In 2019, Jia Tolentino (staff writer at The New Yorker) identified five intersecting problems created by the internet:
[F]irst, how the internet is built to distend our sense of identity; second, how it encourages us to overvalue our opinions; third, how it maximizes our sense of opposition; fourth, how it cheapens our understanding of solidarity; and, finally, how it destroys our sense of scale.
Her aptly titled book (Trick Mirror: Reflections on Self-Delusion) has become even more timely in 2020. Tolentino’s observations on the self-deluding dynamics of modern digital life poignantly highlight how the internet’s success is partially predicated upon its ability to kindle the flames of human conflict. Rage sells.
This week’s biblical texts also seek to shape how we think about confrontation and truth-telling. Not surprisingly, they offer a vision of human relationship that stands in significant tension with the internet ecosystem we currently inhabit.
As a starting point, this week’s texts encourage–in fact command–confrontation. Matthew 18:15 reads: “If your brother or sister sins against you, go and correct them when you are alone together. If they listen to you, then you’ve won over your brother or sister.” (Matthew 18:15 CEB). This verse assumes that when someone is harmed a confrontation must occur between the two parties. Harm cannot simply go unchallenged. But the confrontation must be done in a particular manner. In order to avoid public humiliation and to facilitate a smoother process of reconciliation, the sinner must be initially confronted in private. The involvement of others is only warranted if the one being confronted refuses to listen.
The text prescribes a deliberate process of escalation, with the ultimate goal of gaining a brother (Matthew 18:15). In a fascinating way, Matthew 18 calls us to wed the command to rebuke and correct with concerns voiced in the eighth commandment, where the reputation of the neighbor is also worth protecting.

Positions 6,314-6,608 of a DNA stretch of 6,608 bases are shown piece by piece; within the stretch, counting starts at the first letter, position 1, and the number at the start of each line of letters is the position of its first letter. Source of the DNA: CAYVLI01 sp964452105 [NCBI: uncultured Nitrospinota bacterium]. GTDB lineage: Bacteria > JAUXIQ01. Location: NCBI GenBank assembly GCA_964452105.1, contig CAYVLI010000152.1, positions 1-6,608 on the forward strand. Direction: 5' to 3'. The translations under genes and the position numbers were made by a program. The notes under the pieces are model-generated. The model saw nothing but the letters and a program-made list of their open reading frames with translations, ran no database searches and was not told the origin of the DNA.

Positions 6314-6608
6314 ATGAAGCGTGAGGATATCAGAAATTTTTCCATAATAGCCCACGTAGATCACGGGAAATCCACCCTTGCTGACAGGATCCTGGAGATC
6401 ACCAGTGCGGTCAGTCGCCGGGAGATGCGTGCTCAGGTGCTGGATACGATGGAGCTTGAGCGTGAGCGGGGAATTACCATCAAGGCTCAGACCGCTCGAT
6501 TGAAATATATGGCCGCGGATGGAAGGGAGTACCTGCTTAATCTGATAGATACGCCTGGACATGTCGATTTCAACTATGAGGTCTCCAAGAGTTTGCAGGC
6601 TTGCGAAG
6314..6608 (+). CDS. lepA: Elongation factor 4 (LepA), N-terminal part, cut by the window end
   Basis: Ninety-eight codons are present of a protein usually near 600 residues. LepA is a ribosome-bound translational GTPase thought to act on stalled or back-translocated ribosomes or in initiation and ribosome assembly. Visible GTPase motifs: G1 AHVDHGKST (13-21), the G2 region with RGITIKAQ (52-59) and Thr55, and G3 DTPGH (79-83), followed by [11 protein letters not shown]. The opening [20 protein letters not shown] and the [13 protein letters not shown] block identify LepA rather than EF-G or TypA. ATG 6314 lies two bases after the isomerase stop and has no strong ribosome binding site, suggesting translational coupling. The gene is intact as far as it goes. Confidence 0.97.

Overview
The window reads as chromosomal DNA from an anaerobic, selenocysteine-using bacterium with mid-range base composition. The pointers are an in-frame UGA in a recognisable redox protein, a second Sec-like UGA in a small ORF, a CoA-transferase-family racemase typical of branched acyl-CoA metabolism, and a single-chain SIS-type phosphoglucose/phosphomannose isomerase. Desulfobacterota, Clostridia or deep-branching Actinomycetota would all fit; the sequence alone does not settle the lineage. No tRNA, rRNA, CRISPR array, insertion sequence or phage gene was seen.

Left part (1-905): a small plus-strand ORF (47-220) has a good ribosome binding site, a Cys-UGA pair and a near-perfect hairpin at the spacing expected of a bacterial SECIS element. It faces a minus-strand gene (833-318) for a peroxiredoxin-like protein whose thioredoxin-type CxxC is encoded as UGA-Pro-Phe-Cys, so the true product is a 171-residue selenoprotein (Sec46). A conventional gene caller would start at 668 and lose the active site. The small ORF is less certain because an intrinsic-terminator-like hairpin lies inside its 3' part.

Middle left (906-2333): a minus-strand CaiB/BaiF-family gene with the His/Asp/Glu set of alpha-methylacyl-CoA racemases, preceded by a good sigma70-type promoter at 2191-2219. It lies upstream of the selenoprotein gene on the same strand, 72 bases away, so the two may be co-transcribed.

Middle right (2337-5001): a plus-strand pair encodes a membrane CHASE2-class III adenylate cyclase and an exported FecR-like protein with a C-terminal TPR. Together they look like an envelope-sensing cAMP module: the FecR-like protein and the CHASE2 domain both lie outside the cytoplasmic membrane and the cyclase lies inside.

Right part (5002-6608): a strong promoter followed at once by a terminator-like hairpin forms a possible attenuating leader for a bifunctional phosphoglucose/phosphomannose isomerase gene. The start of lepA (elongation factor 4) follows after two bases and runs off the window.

Reconciliation of this sort creates a special kind of unity and agreement : “Again I assure you that if two of you agree on earth about anything you ask, then my Father who is in heaven will do it for you” (Matthew 18:19). When the seed of unity is planted in the soil of confession and forgiveness, God promises to be present in ways that will move heaven and earth (Matthew 18:18-20).
It is no accident that Jesus’ instructions about confrontation follow immediately upon the parable of the wandering sheep (Matthew 18:10-14). In that parable, the Father in heaven is compared to a man who leaves his 99 sheep to track down a single, wandering sheep in order to restore it to the flock. Similarly, Christians are called to confront one another, but as part of an explicit attempt to call one another back into the flock.
Critique and conflict must be in service of reconciliation and return.
Yhwh is much sterner in commanding Ezekiel to confront his contemporaries:
So you, son of man, I have made a watchman for the house of Israel. Whenever you hear a word from my mouth, you shall give them warning from me. If I say to the wicked, O wicked one, you shall surely die, and you do not speak to warn the wicked to turn from his way, that wicked person shall die in his iniquity, but his blood I will require at your hand. But if you warn the wicked to turn from his way, and he does not turn from his way, that person shall die in his iniquity, but you will have delivered your soul (Ezekiel 33:7-9, CEB).